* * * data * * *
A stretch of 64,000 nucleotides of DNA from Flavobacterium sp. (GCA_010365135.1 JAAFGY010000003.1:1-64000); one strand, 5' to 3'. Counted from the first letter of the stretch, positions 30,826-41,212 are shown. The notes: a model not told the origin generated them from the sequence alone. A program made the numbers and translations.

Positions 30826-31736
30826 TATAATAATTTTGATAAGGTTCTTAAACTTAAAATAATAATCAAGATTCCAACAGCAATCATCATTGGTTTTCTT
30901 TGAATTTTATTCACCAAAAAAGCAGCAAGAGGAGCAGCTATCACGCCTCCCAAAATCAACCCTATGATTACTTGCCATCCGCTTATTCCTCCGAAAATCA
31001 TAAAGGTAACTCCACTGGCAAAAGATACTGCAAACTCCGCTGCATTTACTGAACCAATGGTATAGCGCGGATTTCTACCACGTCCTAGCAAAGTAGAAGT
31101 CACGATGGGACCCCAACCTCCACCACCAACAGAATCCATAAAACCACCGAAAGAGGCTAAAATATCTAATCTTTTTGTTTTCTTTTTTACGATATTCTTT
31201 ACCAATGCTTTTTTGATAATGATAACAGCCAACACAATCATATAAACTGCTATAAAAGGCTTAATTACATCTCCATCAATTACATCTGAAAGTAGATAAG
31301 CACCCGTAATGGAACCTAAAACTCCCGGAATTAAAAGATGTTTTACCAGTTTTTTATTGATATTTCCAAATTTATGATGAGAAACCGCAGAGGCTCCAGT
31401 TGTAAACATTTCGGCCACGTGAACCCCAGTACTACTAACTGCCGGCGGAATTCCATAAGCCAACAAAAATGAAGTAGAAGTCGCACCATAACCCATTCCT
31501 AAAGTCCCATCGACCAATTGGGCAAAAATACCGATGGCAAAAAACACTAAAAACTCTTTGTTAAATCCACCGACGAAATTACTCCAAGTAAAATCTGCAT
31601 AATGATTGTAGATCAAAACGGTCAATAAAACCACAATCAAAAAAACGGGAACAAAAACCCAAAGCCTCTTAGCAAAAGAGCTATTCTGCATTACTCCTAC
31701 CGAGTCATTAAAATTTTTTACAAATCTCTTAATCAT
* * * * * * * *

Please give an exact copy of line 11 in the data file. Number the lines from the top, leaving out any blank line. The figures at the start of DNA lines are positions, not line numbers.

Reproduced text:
31601 AATGATTGTAGATCAAAACGGTCAATAAAACCACAATCAAAAAAACGGGAACAAAAACCCAAAGCCTCTTAGCAAAAGAGCTATTCTGCATTACTCCTAC